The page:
Justice Alito makes it clear in no uncertain terms that both prior rulings must be discarded. “Allowing Mississippi to prohibit abortions after 15 weeks of pregnancy, they argue, ‘would be no different than overruling Casey and Roe entirely’ … They contend that ‘no half-measures’ are available and that we must either reaffirm or overrule Roe and Casey …” he writes of those arguing against Mississippi’s law. But ultimatums are dangerous. “We hold that Roe and Casey must be overruled,” Alito’s opinion – allegedly backed by another four justices – responds.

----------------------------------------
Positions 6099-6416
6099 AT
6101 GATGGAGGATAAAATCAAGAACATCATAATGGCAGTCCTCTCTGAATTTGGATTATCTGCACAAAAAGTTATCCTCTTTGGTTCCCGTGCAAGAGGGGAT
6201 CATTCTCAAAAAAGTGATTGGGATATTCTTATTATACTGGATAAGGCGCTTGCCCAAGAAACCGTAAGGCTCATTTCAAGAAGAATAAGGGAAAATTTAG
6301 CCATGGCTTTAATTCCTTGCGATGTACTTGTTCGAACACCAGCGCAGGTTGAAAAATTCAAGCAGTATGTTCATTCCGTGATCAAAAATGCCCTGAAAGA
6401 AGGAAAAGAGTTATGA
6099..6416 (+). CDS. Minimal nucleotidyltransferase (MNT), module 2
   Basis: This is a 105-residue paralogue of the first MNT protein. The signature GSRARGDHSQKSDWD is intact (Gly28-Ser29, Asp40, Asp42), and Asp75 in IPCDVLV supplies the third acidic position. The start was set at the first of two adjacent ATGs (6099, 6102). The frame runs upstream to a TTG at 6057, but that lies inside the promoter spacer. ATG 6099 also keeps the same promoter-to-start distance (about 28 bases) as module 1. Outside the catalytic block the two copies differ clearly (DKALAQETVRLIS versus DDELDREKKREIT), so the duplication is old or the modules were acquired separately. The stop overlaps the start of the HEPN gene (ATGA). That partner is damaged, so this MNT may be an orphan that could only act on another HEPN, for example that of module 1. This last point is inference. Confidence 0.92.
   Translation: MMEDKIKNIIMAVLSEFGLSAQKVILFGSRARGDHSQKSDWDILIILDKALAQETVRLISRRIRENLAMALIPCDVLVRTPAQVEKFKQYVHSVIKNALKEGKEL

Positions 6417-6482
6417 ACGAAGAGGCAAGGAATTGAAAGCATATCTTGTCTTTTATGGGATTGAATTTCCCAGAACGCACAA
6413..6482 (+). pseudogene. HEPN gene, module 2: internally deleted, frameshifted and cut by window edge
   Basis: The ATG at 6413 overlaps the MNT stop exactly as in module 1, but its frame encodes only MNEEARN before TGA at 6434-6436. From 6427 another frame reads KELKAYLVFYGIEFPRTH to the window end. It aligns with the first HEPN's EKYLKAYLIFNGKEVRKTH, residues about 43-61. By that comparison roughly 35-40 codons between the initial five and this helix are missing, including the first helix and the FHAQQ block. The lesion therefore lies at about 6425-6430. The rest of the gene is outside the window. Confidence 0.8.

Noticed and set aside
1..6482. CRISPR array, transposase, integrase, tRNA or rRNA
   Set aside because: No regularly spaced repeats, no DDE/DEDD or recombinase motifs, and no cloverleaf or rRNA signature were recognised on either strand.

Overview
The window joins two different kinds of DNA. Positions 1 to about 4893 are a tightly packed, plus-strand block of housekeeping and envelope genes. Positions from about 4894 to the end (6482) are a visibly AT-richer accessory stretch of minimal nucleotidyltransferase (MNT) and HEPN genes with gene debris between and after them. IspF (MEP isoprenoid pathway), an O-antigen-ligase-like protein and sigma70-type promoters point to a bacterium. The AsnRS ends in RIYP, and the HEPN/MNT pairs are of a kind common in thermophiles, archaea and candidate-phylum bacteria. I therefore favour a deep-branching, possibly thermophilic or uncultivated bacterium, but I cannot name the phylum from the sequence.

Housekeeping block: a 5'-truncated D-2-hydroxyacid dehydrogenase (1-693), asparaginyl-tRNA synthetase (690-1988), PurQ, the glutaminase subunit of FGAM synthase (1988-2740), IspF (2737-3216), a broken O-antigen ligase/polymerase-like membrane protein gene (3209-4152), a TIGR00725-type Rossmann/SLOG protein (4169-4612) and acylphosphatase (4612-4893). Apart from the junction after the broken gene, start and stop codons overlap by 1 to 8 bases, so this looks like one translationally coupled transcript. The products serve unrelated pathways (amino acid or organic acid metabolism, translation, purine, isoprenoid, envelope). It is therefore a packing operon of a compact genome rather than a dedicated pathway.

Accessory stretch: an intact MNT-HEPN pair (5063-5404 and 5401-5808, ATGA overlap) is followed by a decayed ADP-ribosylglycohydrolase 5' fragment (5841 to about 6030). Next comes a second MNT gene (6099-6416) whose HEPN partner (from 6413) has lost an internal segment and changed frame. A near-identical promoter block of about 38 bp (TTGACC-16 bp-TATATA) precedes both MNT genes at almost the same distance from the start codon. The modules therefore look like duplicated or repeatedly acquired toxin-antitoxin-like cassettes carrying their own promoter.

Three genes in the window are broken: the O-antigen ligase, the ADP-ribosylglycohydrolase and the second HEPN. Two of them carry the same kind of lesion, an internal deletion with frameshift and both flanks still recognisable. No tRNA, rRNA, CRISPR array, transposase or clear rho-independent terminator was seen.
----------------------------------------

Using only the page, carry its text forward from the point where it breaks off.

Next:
The State of the States
Assuming the votes and the core idea of the draft don’t change by the time a final ruling is released – initially expected in June, though one wonders if this leak accelerates the timeline – it means the end of federally protected abortion access. As Alito points out, 26 states asked for Roe to be overturned, and are standing by with laws to restrict or even outright ban abortion should this opinion be made official. Some other states, like California, have been busy as well. Golden State lawmakers have been planning for months. Bills expanding access, protecting providers from out-of-state lawsuits, and funding travel for out-of-state patients are already in the works.